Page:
Stat Med
PUBLISHED: 07-02-2013
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Age-period-cohort (APC) models are widely used for studying time trends of disease incidence or mortality. Model identifiability has become less of a problem with Bayesian APC models. These models are usually based on random walk (RW1, RW2) smoothing priors. For long and complex time series and for long predicted periods, these models as such may not be adequate. We present two extensions for the APC models. First, we introduce flexible interactions between the age, period and cohort effects based on a two-dimensional conditional autoregressive smoothing prior on the age/period plane. Our second extension uses autoregressive integrated (ARI) models to provide reasonable long-term predictions. To illustrate the utility of our model framework, we provide stochastic predictions for the Finnish male and female population, in 2010-2050. For that, we first study and forecast all-cause male and female mortality in Finland, 1878-2050, showing that using an interaction term is needed for fitting and interpreting the observed data. We then provide population predictions using a cohort component model, which also requires predictions for fertility and migration. As our main conclusion, ARI models have better properties for predictions than the simple RW models do, but mixing these prediction models with RW1 or RW2 smoothing priors for observed periods leads to a model that is not fully consistent. Further research with our model framework will concentrate on using a more consistent model for smoothing and prediction, such as autoregressive integrated moving average models with state-space methods or Gaussian process priors. Copyright © 2013 John Wiley & Sons, Ltd.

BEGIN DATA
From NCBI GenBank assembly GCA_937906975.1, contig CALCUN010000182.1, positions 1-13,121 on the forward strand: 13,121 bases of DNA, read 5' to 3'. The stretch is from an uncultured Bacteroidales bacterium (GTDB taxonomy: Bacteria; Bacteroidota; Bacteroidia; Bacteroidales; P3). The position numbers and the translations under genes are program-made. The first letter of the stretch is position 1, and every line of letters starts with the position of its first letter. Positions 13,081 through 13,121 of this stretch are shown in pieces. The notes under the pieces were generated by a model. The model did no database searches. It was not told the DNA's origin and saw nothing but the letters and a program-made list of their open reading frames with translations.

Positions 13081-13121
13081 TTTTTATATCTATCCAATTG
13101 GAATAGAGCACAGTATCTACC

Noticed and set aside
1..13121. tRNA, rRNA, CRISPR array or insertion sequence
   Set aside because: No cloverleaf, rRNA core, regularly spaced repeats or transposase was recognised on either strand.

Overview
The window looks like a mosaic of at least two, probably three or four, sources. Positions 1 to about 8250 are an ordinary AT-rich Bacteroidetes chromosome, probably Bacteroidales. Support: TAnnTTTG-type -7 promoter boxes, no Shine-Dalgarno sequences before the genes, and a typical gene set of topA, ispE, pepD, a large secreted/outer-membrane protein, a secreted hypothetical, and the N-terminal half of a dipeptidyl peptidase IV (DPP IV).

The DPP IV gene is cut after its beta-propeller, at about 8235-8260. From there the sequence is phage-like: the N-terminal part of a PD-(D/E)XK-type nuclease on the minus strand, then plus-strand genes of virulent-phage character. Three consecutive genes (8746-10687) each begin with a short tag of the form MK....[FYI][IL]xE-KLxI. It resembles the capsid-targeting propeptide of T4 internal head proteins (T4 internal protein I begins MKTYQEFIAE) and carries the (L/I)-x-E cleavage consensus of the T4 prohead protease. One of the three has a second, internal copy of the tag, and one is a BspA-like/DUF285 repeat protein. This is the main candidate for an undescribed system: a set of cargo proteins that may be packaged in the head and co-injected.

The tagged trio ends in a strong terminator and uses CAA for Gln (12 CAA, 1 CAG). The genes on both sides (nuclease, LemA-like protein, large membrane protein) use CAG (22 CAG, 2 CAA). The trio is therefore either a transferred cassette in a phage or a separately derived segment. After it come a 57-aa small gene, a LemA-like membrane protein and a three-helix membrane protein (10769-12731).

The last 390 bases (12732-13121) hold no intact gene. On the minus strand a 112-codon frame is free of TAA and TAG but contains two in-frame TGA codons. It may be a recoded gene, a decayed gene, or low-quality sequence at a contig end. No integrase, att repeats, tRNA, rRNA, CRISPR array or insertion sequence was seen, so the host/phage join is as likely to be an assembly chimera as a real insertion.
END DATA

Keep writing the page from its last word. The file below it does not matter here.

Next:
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Genome-wide association studies with high-dimensional phenotypes.
Stat Appl Genet Mol Biol
PUBLISHED: 06-14-2013